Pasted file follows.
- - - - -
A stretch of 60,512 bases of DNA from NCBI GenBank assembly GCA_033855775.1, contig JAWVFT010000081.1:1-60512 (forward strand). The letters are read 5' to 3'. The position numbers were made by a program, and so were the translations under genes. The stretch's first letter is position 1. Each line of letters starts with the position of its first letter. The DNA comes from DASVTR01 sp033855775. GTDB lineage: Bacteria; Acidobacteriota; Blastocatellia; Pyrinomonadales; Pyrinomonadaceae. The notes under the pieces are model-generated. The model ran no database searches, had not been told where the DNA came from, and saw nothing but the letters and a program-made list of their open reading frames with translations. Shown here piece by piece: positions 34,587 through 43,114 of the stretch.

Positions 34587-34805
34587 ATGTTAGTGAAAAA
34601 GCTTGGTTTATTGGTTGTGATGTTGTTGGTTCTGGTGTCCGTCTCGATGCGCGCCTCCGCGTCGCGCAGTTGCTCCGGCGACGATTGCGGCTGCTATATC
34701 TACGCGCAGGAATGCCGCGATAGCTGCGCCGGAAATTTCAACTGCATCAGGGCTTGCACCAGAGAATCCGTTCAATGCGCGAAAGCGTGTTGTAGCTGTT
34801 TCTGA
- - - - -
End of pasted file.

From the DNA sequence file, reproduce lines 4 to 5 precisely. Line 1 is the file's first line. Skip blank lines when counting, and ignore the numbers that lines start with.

34601 GCTTGGTTTATTGGTTGTGATGTTGTTGGTTCTGGTGTCCGTCTCGATGCGCGCCTCCGCGTCGCGCAGTTGCTCCGGCGACGATTGCGGCTGCTATATC
34701 TACGCGCAGGAATGCCGCGATAGCTGCGCCGGAAATTTCAACTGCATCAGGGCTTGCACCAGAGAATCCGTTCAATGCGCGAAAGCGTGTTGTAGCTGTT